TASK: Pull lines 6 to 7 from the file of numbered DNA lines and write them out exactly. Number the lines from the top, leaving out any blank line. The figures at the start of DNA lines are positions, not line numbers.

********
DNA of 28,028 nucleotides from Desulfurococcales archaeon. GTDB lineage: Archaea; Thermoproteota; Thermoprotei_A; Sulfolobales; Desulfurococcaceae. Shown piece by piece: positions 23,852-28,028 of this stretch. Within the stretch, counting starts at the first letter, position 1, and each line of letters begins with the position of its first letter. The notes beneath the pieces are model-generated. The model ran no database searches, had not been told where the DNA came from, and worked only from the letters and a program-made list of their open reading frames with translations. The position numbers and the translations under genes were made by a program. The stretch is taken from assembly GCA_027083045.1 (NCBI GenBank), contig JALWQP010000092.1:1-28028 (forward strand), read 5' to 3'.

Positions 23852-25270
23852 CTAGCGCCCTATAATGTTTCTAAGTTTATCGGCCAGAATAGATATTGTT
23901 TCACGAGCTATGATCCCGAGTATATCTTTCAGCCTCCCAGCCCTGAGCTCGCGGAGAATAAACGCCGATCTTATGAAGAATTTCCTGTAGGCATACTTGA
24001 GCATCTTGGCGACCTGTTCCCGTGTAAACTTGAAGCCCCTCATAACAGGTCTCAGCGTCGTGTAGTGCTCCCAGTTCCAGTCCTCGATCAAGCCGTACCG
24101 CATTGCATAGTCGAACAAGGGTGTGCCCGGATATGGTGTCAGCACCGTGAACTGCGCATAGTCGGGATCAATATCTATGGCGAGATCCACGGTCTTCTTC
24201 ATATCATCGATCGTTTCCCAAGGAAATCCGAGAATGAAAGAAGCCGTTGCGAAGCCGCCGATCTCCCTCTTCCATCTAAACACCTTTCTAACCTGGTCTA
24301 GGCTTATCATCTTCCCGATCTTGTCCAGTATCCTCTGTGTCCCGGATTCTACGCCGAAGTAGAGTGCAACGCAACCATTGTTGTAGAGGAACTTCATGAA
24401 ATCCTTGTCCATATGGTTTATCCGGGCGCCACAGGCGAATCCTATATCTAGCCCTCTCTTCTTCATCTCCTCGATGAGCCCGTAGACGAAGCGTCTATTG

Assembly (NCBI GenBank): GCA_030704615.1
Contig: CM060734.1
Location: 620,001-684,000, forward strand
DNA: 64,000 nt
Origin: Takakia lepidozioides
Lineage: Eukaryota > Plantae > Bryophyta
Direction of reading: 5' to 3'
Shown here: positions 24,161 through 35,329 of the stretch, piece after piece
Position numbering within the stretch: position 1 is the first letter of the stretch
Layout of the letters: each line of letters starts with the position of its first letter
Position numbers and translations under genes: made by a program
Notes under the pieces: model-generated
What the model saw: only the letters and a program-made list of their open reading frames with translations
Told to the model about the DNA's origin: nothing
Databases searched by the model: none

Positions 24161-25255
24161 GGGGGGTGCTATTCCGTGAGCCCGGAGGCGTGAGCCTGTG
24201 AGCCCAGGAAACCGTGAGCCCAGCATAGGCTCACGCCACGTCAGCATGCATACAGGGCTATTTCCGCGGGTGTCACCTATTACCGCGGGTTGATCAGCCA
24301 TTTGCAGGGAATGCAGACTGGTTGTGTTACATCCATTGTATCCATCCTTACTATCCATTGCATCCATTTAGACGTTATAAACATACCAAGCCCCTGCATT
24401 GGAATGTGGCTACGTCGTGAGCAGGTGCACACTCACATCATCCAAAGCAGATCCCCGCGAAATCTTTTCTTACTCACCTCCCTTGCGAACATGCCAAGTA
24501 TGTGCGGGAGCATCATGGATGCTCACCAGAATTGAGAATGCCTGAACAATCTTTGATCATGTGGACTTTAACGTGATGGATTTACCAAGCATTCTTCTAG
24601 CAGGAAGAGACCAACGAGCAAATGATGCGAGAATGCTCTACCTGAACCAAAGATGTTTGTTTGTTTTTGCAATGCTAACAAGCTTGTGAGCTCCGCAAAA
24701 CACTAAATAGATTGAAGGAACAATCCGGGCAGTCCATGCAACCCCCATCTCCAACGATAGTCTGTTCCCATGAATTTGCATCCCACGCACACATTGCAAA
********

24101 CATTGCATAGTCGAACAAGGGTGTGCCCGGATATGGTGTCAGCACCGTGAACTGCGCATAGTCGGGATCAATATCTATGGCGAGATCCACGGTCTTCTTC
24201 ATATCATCGATCGTTTCCCAAGGAAATCCGAGAATGAAAGAAGCCGTTGCGAAGCCGCCGATCTCCCTCTTCCATCTAAACACCTTTCTAACCTGGTCTA